JUNEAU (AP) — The Gulf of Alaska trawl fleet faces new restrictions, as fisheries managers seek to limit the number of chinook salmon it unintentionally takes.
The North Pacific Fishery Management Council passed a policy over the weekend that lowers its cap on bycatch of the fish. It’s expected to take a year and a half before the federal government formally adopts the policy, APRN reported.
The trawl fleet comprises about 50 vessels, fishing for things like cod and rockfish, and bringing their catch to seafood processing plants in communities like Kodiak.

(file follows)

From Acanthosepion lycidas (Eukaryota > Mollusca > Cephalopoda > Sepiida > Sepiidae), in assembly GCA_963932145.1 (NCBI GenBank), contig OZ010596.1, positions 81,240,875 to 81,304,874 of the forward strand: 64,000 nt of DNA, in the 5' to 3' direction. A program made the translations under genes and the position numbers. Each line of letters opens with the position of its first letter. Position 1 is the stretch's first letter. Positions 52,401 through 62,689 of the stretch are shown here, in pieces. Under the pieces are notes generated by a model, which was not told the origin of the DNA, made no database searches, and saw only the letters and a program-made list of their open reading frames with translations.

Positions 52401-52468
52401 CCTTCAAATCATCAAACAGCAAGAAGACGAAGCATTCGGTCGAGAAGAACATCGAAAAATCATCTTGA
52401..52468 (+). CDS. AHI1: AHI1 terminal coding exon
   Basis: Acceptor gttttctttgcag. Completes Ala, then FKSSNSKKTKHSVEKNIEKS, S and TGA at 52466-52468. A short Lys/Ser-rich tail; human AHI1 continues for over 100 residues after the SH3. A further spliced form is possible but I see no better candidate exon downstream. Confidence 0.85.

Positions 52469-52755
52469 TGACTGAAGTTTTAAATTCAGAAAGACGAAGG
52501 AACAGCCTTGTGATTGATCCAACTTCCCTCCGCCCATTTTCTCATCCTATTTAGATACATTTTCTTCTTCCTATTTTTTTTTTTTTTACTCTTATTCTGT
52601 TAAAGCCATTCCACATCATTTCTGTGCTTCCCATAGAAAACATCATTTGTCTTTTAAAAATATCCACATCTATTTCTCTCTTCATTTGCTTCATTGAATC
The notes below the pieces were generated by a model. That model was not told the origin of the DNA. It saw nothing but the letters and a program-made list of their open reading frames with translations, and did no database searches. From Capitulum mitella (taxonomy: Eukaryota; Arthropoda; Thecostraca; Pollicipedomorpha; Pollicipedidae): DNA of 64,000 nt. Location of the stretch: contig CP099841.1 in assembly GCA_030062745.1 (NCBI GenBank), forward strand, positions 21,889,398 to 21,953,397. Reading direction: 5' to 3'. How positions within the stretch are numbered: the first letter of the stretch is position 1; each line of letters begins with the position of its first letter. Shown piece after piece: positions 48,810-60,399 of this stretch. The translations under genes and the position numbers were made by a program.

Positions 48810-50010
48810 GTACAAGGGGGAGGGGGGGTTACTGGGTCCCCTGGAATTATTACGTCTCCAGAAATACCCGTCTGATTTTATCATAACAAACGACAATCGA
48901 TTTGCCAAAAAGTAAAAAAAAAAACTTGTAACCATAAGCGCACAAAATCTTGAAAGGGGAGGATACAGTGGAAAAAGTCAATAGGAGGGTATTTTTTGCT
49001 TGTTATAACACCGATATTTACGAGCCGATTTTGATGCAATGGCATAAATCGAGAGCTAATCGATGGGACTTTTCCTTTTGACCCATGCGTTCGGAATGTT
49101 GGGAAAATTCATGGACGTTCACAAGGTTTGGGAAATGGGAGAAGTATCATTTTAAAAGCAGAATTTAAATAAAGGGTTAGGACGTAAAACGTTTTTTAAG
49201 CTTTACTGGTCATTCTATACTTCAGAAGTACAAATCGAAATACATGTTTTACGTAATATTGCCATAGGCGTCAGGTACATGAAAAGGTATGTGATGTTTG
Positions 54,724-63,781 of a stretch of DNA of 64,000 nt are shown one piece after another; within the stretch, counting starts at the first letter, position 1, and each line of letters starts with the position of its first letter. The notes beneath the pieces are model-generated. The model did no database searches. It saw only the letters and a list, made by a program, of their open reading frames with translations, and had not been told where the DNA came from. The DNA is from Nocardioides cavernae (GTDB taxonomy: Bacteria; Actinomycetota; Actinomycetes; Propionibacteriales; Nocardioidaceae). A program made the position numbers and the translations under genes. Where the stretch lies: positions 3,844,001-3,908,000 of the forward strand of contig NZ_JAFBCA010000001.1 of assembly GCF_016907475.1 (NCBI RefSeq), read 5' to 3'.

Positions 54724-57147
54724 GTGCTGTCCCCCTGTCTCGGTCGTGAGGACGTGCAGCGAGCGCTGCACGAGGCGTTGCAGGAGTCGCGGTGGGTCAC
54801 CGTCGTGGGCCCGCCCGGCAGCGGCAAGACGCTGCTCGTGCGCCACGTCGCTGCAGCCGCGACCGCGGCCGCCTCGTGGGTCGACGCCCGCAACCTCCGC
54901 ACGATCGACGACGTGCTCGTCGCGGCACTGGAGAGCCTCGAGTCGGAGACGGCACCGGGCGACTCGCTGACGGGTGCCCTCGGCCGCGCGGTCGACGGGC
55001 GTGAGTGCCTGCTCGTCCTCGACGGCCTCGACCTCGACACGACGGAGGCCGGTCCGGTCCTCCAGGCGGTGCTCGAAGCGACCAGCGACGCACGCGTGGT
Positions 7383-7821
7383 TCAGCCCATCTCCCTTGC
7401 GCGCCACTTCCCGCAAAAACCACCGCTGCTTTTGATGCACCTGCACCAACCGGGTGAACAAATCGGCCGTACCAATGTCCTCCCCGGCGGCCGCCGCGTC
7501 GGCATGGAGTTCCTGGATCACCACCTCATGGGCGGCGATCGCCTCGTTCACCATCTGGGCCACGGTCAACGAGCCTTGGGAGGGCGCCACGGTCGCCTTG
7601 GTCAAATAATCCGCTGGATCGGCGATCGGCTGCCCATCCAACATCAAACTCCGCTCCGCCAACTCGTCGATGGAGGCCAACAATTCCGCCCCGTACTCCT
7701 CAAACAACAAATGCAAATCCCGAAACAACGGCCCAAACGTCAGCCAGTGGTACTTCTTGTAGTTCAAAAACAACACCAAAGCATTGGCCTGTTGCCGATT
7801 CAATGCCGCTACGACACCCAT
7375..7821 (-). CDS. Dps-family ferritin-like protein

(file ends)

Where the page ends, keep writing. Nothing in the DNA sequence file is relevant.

Bycatch in the fishery has ranged from 3,000 to 10,000 fish. The question facing the council was how many chinook salmon the trawl fleet could unintentionally kill before it would have to stop fishing. The council settled on 7,500 as the new cap.